With more than 50 cases of typhoid fever reported last week, South Africans must be wondering whether they are simply suffering from a tummy bug or typhoid fever.
Typhoid fever or enteric fever is regularly found in South Africa, with case numbers rising each year. It is spread through hand-to-mouth transmission from contaminated water, food, and surfaces. Poor hand hygiene by the infected person is also a common mode of transmission.
The National Institute for Communicable Diseases (NICD) said on Thursday that if you are concerned about the quality of water you are using for drinking and cooking, then it is recommended to treat the water first.
“There are numerous social media posts with false information about enteric fever in South Africa that are attracting widespread attention and causing needless concern and panic at the moment.”
But the NICD did make it VERY clear that there is no evidence that recent cases of enteric fever are linked to contaminated municipal water in any part of the country, and there is no evidence that the bacteria causing typhoid fever have recently been identified in municipal water sources anywhere in the country.
This comes after NICD announced a typhoid fever outbreak in the Western Cape and the North West last week. The NICD said it had identified four cluster outbreaks of typhoid – one in the North West and three in the Western Cape.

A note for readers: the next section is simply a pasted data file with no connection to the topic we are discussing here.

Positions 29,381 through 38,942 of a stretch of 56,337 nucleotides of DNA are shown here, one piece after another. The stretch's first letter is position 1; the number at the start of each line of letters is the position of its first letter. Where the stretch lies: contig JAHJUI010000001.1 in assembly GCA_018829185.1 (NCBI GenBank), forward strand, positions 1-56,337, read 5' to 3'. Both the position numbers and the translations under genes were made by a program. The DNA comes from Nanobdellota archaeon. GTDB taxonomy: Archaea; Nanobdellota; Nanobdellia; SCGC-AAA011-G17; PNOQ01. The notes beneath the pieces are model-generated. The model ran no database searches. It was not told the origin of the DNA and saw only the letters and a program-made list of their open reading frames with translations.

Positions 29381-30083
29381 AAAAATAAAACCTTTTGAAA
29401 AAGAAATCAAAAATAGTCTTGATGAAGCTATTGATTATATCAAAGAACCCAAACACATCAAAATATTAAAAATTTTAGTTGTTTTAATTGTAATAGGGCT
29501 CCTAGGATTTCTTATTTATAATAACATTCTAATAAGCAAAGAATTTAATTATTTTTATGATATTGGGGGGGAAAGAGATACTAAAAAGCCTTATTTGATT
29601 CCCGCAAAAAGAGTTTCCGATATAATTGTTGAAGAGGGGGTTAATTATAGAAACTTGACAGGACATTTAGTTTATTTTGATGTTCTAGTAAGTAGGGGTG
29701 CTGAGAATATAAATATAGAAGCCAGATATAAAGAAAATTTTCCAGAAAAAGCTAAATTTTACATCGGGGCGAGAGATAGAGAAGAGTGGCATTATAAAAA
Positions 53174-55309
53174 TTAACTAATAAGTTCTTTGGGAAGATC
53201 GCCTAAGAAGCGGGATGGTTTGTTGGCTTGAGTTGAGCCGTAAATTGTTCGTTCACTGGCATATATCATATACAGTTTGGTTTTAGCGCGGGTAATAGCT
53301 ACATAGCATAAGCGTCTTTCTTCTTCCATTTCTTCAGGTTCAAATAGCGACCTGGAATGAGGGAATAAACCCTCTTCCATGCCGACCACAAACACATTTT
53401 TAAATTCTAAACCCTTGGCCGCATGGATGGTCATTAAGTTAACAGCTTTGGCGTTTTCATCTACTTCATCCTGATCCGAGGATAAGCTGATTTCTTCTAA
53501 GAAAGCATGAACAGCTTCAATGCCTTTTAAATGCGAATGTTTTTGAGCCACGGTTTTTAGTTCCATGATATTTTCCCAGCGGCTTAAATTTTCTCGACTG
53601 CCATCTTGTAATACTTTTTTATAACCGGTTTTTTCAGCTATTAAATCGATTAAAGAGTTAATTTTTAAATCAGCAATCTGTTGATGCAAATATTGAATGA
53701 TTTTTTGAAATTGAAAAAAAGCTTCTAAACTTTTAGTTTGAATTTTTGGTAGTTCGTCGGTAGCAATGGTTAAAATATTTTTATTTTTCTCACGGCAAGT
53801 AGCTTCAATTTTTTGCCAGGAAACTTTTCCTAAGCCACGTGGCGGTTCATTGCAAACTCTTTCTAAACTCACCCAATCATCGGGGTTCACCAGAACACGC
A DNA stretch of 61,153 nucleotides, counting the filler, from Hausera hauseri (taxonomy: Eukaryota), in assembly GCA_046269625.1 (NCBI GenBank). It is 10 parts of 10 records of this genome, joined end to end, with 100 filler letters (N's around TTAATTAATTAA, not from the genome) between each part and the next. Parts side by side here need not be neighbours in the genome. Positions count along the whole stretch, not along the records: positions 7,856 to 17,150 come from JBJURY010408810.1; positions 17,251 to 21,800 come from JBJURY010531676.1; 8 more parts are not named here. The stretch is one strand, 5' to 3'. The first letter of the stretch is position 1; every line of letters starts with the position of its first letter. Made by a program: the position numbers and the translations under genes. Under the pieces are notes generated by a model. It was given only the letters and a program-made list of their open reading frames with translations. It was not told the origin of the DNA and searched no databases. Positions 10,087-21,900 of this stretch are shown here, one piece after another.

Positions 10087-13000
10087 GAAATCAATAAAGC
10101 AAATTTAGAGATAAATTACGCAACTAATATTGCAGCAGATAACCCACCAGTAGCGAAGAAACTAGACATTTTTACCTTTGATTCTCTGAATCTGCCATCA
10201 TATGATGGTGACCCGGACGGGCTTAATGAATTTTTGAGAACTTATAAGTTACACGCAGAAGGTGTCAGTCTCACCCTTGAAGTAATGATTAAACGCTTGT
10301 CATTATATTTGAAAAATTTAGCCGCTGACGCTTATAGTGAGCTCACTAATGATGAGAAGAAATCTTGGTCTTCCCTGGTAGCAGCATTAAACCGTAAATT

As of Sunday in the Western Cape, 14 cases were reported in Cape Town, 11 in the Cape Winelands, and 12 in the Garden Route. While in the North West, 21 cases had been recorded, mainly around Klerksdorp and surrounding areas.
By Friday, no update on the number of cases was available yet.
Common typhoid fever symptoms are similar to those of a patient with acute gastroenteritis or even a stomach bug.
These symptoms include:
Remember that you can protect yourself and your family from enteric fever and many other infections by following these important preventive measures:
Hand hygiene. Wash hands with soap and safe water:
Follow the World Health Organization’s five keys to safer food:
Washing hands with soap and water before, during, and after preparing food and before eating is especially important.
Using safe water. When there is concern about the quality of water you are using for drinking and cooking, then it is recommended to treat the water.
First, boil it (place water in a clean container and bring to a boil for 1 minute) or treating it with household bleach (add 1 teaspoon of household bleach (containing 5% chlorine) to 20-25 litres of water, mix well, and leave it to stand for at least 30 minutes before use).